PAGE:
This test generates a moving picture of your beating heart and allows your doctor to see how well your heart is pumping. As with other diagnostic tests, you will be connected to an electrocardiograph monitor so that your heart can be watched throughout the procedure. A small needle will be put into your vein. You will then receive two injections. The first sticks to your red blood cells for a short time. The second, given about 20 minutes later, is a radioactive substance. Without the first injection, the radioactive substance would not attach to the red blood cells, and it would not be possible to track the flow of blood through your heart's chambers.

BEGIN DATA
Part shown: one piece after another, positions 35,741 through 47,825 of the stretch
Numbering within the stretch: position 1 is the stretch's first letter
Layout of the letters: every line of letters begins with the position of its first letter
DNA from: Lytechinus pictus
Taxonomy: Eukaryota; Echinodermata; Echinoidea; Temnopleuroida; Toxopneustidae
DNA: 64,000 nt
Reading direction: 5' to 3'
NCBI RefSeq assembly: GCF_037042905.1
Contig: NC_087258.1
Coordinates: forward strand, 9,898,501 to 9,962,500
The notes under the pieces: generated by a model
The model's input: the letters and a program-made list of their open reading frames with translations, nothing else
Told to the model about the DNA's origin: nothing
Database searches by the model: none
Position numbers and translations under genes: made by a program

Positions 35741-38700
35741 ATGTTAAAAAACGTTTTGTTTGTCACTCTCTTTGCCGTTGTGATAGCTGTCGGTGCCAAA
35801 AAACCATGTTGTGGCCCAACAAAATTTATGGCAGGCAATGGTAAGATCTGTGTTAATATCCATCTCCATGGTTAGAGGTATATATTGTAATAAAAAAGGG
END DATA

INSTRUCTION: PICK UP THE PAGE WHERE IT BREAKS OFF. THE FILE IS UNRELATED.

After the second injection, you will lie down on a special table under a camera for about 15 minutes, during which time images of your heart are obtained, from which doctors are able to accurately measure the pumping function of the heart ("ejection fraction" - the fraction of blood pumped out of the heart during each beat). Depending on the type of wall motion study, additional briefer images in different positions may also be obtained.